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Saturday, November 22, 2014

Central American nations ramp up citizen protections in U.S.

Expanding consular services to guard 'human rights' of illegals

President Obama at the White House with presidents Salvador Sanchez Ceren of El Salvador, Otto Perez Molina of Guatemala and Juan Orlando Hernandez of Honduras.
President Obama at the White House with Presidents Salvador Sanchez Ceren of El Salvador, Otto Perez Molina of Guatemala and Juan Orlando Hernandez of Honduras.


McALLEN, Texas – The governments of Guatemala, El Salvador and Honduras praised President Obama’s executive actions effectively granting amnesty to up to 5 million illegal aliens, promising to increase their consular services in the U.S. to protect the “human rights” of their migrating citizens.

“More that 100,000 Guatemalans will be able to benefit from President Obama’s executive action,” boasted President Otto Pérez Molina in a Twitter message.
Molina said that in December and January, his government will be “opening more consulates in the United States to take care of Guatemalans.”
“The most important document for Guatemalans to obtain in the United States is a passport,” he said. “We hope to facilitate the necessary procedures. We want to reiterate our commitment to provide consular protection and assistance to Guatemalans in the United States to ensure respect for their fundamental human rights.”
El Salvador Secretary of Government Communications Hasto Hasbún issued a statement highlighting the efforts of El Salvador President Sanchez Caren to ensure the human rights of citizens who migrate illegally to the United States.
“We welcome the action taken by President Obama as a triumph for human rights and an important first step in the quest to achieve comprehensive immigration reform,” he said.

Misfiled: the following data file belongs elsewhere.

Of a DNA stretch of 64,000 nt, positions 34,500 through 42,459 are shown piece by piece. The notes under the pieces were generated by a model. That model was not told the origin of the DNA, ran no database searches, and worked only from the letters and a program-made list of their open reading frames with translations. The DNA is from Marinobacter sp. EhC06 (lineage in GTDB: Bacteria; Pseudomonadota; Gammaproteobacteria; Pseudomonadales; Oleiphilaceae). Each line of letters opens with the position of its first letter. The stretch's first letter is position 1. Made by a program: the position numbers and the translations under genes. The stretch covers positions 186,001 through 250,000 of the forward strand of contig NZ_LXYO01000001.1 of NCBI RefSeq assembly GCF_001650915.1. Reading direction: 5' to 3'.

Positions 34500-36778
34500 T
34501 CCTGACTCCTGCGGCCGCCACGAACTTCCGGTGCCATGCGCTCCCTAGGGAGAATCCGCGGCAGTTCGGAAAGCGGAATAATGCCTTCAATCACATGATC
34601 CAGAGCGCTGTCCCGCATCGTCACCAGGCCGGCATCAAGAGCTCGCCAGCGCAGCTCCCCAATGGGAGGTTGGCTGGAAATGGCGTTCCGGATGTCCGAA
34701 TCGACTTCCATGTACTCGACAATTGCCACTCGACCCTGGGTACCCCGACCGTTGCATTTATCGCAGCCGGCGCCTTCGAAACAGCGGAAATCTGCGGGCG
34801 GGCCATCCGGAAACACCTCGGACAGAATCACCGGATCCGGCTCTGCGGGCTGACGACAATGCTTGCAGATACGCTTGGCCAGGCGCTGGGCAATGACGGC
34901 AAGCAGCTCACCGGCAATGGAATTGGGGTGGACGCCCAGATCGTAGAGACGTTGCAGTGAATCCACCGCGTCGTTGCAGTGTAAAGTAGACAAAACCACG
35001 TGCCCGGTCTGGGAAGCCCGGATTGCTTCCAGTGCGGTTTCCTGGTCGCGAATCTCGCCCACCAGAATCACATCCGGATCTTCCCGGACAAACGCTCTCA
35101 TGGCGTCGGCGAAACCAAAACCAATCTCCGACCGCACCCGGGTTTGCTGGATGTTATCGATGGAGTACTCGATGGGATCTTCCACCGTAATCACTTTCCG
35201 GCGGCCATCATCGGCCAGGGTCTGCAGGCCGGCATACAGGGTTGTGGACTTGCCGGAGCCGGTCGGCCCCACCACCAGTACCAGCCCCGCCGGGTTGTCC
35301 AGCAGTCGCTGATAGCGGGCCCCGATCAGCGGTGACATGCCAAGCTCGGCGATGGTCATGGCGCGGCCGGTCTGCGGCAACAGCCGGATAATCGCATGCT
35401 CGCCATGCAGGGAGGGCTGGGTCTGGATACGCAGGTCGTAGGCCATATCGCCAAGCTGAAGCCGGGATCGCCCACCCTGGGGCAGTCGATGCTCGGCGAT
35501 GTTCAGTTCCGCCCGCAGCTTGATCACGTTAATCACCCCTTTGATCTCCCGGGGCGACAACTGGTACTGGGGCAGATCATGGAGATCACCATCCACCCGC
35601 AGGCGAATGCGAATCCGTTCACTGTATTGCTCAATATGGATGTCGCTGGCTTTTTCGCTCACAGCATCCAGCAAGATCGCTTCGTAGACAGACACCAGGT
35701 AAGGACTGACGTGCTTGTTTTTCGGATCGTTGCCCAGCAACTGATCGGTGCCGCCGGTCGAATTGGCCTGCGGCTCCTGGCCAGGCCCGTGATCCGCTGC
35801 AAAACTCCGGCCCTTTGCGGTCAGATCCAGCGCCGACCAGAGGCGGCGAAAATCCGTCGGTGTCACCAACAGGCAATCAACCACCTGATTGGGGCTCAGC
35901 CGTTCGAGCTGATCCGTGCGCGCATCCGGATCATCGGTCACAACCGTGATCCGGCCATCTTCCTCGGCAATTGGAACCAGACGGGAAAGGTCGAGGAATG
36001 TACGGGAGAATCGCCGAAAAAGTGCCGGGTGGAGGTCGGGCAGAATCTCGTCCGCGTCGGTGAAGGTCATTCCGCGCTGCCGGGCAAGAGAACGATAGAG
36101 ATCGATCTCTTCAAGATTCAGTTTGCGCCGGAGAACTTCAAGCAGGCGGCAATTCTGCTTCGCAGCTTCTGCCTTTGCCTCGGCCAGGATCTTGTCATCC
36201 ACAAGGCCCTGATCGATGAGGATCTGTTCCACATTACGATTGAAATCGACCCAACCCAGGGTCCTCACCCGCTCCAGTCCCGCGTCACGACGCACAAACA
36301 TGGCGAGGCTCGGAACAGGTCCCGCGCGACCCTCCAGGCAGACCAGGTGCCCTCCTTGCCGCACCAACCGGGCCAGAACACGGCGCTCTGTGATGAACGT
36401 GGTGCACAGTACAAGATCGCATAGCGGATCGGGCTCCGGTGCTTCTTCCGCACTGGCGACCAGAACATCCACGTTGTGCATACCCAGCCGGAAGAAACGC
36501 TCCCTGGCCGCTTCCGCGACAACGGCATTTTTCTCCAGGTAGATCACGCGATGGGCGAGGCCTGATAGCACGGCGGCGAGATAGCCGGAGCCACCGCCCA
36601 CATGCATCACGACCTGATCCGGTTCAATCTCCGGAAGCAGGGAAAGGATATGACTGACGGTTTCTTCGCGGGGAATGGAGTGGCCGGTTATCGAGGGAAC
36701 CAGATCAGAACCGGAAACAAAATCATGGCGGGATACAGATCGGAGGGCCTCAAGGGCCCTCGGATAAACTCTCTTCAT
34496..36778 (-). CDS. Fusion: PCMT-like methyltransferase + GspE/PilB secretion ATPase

El Salvador Foreign Minister Hugo Martinez said Obama’s executive action “will be implemented to the benefit of millions of undocumented immigrants who are now in the United States.”
“This announcement will give temporary immigration status relief to many El Salvadorans in the United States, while the administration of President Sanchez Caren continues to hope the U.S. Congress will approve comprehensive immigration reform to give a permanent solution to our fellow citizens in the United States,” Martinez said.
Martinez added that the El Salvador Ministry of Foreign Affairs now plans to work with the El Salvador consular network in the United States “to make sure the El Salvadoran community throughout the United States is fully informed” of Obama’s executive orders and to help implement them.
In Honduras, the government said Obama’s executive actions will benefit tens of thousands of Honduran families living in the United States. It noted that Hondurans in the U.S., along with their U.S.-born children, will have the assurance they will not be subject to deportation for at least three years.
“On behalf of millions of Central Americans and Hondurans, we want to thank President Obama for his action on behalf of the migrants,” tweeted Honduran President Juan Orlando Hernández.


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